Muslims in India still have the highest fertility rate among major religious groups, followed by Hindus, while Jains have the lowest fertility rate, a nonpartisan American think tank said in a report on Tuesday, according to which every religious group in the country has seen its fertility fall.
In the latest report on the religious composition of India, Pew Research Center said that among Indian Muslims, the total fertility rate has declined dramatically, from 4.4 children per woman in 1992 to 2.6 children in 2015.
“Every religious group in the country has seen its fertility fall, including the majority Hindu population and Muslim, Christian, Sikh, Buddhist and Jain minority groups,” it said.
“Muslims still have the highest fertility rate among India’s major religious groups, followed by Hindus at 2.1. Jains have the lowest fertility rate (1.2). The general pattern is largely the same as it was in 1992, when Muslims had the highest fertility rate at 4.4, followed by Hindus at 3.3. But the gaps in childbearing between India’s religious groups are generally much smaller than they used to be,” said the report.
For example, while Muslim women were expected to have an average of 1.1 more children than Hindu women in 1992, the gap had shrunk to 0.5 by 2015, said the report.
“What do these trends mean for India’s religious composition? India’s Muslim population has grown somewhat faster than other religious groups because of fertility differences. But due in part to declining and converging fertility patterns, there have been only modest changes in the overall religious makeup of the population since 1951, when India conducted its first census as an independent nation,” Pew said.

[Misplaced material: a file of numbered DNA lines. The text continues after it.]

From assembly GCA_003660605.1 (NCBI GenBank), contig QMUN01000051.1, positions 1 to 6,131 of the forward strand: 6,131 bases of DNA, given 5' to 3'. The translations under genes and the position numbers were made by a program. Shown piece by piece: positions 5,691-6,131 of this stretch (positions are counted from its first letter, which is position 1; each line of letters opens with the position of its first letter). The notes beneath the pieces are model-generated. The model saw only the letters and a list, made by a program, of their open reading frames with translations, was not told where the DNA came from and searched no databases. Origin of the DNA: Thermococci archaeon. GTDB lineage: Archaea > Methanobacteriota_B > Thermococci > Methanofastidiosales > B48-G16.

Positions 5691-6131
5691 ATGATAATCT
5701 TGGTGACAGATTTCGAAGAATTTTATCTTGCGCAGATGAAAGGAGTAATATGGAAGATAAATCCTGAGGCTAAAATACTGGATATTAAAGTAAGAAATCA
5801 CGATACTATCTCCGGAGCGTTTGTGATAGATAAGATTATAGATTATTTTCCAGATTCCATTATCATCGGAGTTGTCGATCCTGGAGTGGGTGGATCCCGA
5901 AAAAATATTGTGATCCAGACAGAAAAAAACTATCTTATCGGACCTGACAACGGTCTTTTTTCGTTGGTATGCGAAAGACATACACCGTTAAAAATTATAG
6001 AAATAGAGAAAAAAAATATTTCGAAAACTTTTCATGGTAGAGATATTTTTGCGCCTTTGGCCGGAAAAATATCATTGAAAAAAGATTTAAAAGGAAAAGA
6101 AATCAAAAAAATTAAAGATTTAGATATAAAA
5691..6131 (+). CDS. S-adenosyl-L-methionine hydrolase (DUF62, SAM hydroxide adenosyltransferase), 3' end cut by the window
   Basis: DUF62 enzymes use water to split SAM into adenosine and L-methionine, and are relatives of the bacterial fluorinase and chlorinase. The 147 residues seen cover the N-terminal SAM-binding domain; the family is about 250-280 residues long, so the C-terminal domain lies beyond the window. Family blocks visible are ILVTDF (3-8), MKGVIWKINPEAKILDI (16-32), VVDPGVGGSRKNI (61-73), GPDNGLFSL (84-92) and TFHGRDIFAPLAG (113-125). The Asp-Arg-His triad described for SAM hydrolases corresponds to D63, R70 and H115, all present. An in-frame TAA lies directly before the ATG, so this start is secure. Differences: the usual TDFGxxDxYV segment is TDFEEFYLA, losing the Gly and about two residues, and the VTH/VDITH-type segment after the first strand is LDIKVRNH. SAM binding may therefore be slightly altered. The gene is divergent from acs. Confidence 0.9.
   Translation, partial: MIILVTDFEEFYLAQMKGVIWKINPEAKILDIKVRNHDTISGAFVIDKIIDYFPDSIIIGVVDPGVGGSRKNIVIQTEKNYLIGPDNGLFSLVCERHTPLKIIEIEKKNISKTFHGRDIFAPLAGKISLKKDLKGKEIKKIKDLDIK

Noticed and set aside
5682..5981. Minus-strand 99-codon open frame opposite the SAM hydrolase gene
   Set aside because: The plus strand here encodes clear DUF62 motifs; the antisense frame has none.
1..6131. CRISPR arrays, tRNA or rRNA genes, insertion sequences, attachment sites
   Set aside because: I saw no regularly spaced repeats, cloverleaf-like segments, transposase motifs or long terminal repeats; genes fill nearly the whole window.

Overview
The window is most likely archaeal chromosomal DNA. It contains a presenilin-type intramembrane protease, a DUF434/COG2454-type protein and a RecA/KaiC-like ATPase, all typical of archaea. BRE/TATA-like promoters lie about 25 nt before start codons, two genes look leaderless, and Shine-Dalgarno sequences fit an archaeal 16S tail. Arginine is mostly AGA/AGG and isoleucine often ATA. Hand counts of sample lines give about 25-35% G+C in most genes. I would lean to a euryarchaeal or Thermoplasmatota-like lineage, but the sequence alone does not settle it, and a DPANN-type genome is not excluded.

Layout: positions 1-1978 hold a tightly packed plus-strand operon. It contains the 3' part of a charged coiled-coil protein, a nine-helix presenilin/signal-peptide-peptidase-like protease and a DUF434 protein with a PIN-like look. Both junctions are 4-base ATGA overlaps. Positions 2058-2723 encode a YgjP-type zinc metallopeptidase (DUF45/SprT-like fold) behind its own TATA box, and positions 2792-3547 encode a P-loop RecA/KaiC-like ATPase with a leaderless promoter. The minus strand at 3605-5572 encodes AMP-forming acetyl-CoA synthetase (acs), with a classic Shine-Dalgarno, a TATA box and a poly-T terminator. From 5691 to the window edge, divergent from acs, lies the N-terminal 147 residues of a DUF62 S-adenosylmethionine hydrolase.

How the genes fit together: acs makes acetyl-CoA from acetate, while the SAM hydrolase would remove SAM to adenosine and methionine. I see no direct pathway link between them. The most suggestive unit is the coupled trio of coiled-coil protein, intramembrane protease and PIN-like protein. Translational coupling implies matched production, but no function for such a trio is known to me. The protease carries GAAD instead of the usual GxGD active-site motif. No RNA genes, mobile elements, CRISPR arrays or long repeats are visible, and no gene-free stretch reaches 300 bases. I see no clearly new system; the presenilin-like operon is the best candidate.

Hindus, it said, made up 79.8 per cent of India’s 1.2 billion total inhabitants in the most recent census, conducted in 2011. That is 0.7 percentage points less than in the previous census in 2001, and 4.3 points below the 84.1% recorded in 1951. Meanwhile, the share of Muslims grew from 13.4 per cent in 2001 to 14.2 per cent in 2011 – up by a total of 4.4 percentage points since 1951, when the census found that Muslims comprised 9.8 per cent of India’s population.
Christians, Sikhs, Buddhists and Jains, who together make up nearly all of the remaining 6 per cent of the population, were relatively stable in their shares since the 1951 census, it said. Statistical analysis of census and survey data shows that fertility has been by far the biggest driver of the modest amount of religious change in the decades since Partition, it added. According to Pew, in India and elsewhere, education is a primary factor in how many children women tend to have. Other prosperity indicators – such as life expectancy and average levels of wealth – also frequently correlate with fertility measures: Women who have better access to schooling, jobs and health care tend to have fewer children, it said.
“Population growth is driven not only by how many children women have but also by the concentration of women of childbearing age. Younger populations have more women entering their prime childbearing years and, as a result, tend to grow faster than older populations,” it said.
“In addition, where people live within India, as well as their history and cultural norms (which are harder to measure), play a role in the choices they make about family matters. In short, people’s religion alone does not determine how many children they will have. Religion is just part of a complicated picture,” Pew said.Internet Explorer Channel Network